Versa just launched a new white paper analyzing the top ransomware over the past year.
Ransomware is a class or malware that lures victims, infects and encrypts their files and then demands a ransom to free those files. Versa’s Threat Research Lab analyzed some of the top ransomware over the last year – “Cerber,” “Locky,” “WannaCry,” “Petya,” “Spora,” “Cryptomix,” “Jaff,” “JigSaw,” “NemuCode.” The entire lifecycle of each and their behavior was tested against the threat response capability of the Versa Networks security solutions.
- Email drive by download exploit kits
- Initial infection of victim
- Infected victim talks to attacker-controlled server
- Search for common files encrypt and display ransom note
- In some cases, move laterally within the network
The most common way to lure victims and infect their files is through Microsoft Office document files with embedded macros. Attackers use emails and social engineering tactics to get the user to open the document and enable the macros. Macros are by default disabled. However, using cleverly worded messages the attacker entices the victim to enable them, which initiates the infection process.
Ransomwares like “WannaCry”, “Spora” etc. have a public RSA key embedded in their code. The private key is typically in the possession of the attacker. The public RSA key and AES keys, generated at runtime, are used to generate the encryption key to encrypt a select list of files.
Email is not the only tool to spread Ransomware. There is also the “drive-by-download” method when the victim browses to a website that gets redirected to a server hosting exploit kits. Common applications for this exploitation are web browsers, media players, and document renderers. Ransomware like “WannaCry” and “Petya” used lateral movement techniques which made them self-replicate and able to infect more machines on the network.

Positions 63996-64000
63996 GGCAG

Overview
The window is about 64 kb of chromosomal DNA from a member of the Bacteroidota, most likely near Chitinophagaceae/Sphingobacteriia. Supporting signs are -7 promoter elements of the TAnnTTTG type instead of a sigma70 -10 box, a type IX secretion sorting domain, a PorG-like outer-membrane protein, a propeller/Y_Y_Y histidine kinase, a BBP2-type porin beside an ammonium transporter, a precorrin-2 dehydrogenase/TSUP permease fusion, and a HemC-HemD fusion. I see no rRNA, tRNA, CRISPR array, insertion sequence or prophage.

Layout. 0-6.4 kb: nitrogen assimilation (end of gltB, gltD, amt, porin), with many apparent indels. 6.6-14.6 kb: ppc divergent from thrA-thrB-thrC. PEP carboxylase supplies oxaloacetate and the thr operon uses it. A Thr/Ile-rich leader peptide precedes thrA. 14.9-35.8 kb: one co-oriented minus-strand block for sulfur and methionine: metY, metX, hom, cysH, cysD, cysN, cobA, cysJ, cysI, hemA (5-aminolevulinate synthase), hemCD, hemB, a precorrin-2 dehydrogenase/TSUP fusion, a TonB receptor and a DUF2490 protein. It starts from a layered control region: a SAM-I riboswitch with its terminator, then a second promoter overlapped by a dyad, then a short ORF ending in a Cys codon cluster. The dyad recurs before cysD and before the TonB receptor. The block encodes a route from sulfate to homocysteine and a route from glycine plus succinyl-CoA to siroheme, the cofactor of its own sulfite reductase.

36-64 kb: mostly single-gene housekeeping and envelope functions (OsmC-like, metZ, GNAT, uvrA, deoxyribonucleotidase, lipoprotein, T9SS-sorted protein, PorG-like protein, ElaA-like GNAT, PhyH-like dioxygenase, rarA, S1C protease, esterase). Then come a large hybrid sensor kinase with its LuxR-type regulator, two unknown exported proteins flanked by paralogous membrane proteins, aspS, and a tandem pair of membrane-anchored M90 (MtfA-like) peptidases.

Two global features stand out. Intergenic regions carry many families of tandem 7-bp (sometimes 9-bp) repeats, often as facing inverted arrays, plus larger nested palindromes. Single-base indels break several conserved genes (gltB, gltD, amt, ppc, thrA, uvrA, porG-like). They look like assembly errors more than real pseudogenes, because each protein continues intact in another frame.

The FlexVNF inspects both files and traffic at different stages of the ransomware infection. As we stated earlier, the two most popular methods of infection are email and drive-by-download, the Versa FlexVNF is capable of extracting files transferred over several different protocols – HTTP, SMB, and SMTP attachments – even when encoded. Once extracted, they’re forwarded to the Anti-Malware engine for deeper analysis – where it’s inspected for any malicious artifacts – thereby catching the Ransomware before the initial infection starts.
In case of payloads delivered by exploit kits, the IPS engine is updated regularly to detect and prevent different exploits. The IPS content is also enhanced to detect techniques to move laterally within a network – preventing the spread of Ransomware.
During the analysis, ransomware samples were seen communicating with IP address/URL’s embedded in the malicious code. The URL reputation feature in the FlexVNF can prevent an end host from communicating with these machines. The DNS security solution, updated several times a day, can prevent a DNS query to a malicious domain from resolving. This will prevent contact with the malicious domain.
Interested in more information? Download the Versa 2017 Ransomware Report Here.